Therefore regular professional grooming is essential, as Your Dog Spa pays particular attention to the areas where matts quickly form.

Vaccination Against Nasty and Potentially Deadly Parasites 

By vaccinating your dog, you decrease their chance of getting serious and preventable illnesses.


There are many different types of parasites that can have major health consequences for your dog and are easily prevented by regular use of veterinary approved products. There are two main types of parasites:


1. Endo-parasites: A parasite that lives its full cycle or part of its cycle inside the dog - e.g. a worm


2. Ecto-parasites: A parasite that lives outside the dog’s body - e.g. flea or mite


Click here for a list of the main parasites, plus helpful information on how to recognise them and suggested treatments. See attached PDF of parasite table.

Practical First Aid for Your Dog & What to Do in An Emergency

Your Dog Spa - Disclaimer

Even with the best precautions and supervision, accidents can happen and here at Your Dog Spa we are fully trained to OCN Level Three Pet First Aid Certification and a professional first aid kit is permanently on site.


Should your dog become sick whilst in our care, their welfare is our only concern and the appropriate First Aid will be administered, however, in the event of an emergency veterinary care may be sought.


Unless it can be clearly shown that Your Dog Spa is liable, all veterinary costs incurred will be the responsibility of the owner. All owners will be asked to complete / sign a customer registration form which confirms their consent for appropriate veterinary treatment to be given. Your Dog Spa is uses the award winning Feldon Veterinary Centre in Bedworth - for further information visit: www.feldonvets.co.uk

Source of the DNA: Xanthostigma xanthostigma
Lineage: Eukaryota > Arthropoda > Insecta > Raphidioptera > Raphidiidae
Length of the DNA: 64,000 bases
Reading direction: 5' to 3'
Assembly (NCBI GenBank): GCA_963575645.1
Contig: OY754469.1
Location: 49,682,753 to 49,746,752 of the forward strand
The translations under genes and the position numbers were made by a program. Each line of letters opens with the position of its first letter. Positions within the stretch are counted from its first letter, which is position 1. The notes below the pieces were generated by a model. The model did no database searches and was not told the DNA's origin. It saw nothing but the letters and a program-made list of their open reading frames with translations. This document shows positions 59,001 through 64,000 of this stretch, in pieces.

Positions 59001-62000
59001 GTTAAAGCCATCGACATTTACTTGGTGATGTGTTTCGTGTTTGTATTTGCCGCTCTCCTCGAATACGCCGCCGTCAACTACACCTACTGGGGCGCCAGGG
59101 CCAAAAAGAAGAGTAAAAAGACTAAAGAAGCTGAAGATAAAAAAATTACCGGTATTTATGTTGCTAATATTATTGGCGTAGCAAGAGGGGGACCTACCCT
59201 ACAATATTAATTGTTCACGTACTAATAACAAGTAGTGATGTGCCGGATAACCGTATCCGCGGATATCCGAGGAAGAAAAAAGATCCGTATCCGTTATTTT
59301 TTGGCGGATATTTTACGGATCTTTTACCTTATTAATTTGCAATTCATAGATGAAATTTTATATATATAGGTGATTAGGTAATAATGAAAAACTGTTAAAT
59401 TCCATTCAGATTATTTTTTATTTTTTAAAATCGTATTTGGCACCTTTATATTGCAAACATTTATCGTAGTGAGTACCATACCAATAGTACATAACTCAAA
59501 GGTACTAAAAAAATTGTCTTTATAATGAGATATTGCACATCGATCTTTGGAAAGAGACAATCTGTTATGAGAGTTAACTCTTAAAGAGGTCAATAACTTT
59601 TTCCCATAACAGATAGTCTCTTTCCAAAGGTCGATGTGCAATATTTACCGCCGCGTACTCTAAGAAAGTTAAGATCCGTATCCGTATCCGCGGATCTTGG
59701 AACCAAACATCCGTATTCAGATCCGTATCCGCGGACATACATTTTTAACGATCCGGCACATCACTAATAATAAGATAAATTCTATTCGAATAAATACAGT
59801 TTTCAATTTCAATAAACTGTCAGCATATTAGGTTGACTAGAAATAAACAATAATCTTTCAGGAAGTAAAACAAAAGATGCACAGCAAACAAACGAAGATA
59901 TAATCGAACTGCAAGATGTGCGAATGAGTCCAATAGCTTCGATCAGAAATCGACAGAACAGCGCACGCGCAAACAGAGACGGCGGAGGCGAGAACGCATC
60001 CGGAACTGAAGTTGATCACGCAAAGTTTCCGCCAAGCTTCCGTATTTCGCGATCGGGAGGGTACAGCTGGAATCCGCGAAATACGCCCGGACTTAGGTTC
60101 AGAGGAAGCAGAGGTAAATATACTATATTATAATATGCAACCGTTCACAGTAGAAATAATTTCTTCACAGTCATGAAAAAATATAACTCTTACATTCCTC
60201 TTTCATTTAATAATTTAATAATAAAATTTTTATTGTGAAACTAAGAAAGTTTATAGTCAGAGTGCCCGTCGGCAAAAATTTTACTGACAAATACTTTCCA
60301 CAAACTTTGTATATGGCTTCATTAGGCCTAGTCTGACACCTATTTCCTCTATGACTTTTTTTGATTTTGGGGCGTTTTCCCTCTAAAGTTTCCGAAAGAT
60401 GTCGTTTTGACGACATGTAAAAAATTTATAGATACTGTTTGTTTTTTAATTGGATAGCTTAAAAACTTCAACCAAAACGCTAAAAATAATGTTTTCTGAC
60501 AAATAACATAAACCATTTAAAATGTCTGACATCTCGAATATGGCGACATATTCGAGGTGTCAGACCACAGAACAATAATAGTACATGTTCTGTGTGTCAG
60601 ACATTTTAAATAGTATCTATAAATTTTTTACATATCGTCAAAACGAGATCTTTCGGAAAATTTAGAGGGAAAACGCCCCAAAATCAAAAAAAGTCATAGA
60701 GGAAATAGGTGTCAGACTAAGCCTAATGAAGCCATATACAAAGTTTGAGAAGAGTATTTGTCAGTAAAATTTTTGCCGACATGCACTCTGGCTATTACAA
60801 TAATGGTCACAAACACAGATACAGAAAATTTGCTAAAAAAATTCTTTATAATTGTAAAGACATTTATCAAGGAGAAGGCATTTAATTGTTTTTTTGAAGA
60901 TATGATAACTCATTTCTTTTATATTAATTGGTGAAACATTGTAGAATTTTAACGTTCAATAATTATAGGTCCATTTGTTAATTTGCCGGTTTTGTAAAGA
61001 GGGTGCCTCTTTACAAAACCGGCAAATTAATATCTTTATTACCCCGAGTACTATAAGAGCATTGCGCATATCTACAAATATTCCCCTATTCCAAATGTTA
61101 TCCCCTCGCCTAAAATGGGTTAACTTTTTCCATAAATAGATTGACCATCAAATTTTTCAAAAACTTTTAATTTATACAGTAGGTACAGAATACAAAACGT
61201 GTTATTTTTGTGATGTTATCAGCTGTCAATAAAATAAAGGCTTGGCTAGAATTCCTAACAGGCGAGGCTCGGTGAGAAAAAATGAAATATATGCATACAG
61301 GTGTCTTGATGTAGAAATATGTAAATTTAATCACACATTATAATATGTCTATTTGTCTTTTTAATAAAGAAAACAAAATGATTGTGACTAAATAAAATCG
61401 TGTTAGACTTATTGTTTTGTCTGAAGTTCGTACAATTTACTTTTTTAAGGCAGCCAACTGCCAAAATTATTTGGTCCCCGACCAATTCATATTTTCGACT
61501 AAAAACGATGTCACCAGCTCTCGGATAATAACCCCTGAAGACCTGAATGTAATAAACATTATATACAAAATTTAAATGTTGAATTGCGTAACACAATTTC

Helpful First Aid Tips To Remember


Different situations require a different approach and it is essential to assess the situation by quickly identifying the following information:


- Is your dog in further danger?

- Will you be any danger if you help the dog?

- Can your dog be restrained?

- Can you move your dog from further risk or harm safely?


Assessing the initial situation is critical - evaluation can be categorised as follows:


Very Severe - Must act immediately or the animal may die

E.g.: the heart has stopped, breathing is obstructed due to air blockage, bleeding from main artery or acute allergic reaction to a sting or substance


Severe - Must act within one hour or the animal may die

E.g.: deep cuts with considerable blood loss, established shock, head injuries or breathing difficulties


Serious - Must act within 4-5 hours otherwise more serious problems will develop which could be life threatening

E.g.: bone fractures that punctuate the skin, spinal injuries and early stages of shock


Major - Must act within 24hrs to prevent further damage

E.g.: fractures with no obvious skin injury (simple fracture), prolonged vomiting or diarrhea, foreign bodies in the skin


Initial First Aid Management is Critical - Six Key Stages to Remember


  • Assess the situation and keep calm - note any obvious injuries
  • Contact your veterinary practice - for advice and pre-alert arrival
  • Ensure your own safety - restrain the dog so no one is bitten
  • Stop and cover any obvious bleeding - use a sterile dressing to avoid cross contamination
  • Make sure the dog is able to breathe - if blocked, try to clear
  • Treat for shock - keep dog calm ensuring the surrounding area is quiet and maintain the dog's body temperature by using a blanket or coat to keep it warm.

The health management information contained within this website has been created to help readers be better informed about the wellbeing of their dog.


While we try to keep the information up-to-date and correct, there are no representations or warranties, express or implied, about the completeness, accuracy, reliability, suitability or availability with respect to the information, products, services, or related graphics contained in this website for any purpose.


The information is not to be substituted for the medical advice of a licensed veterinarian and the reader should consult with their own vet on any matters relating to the health and wellbeing of your dog or pet.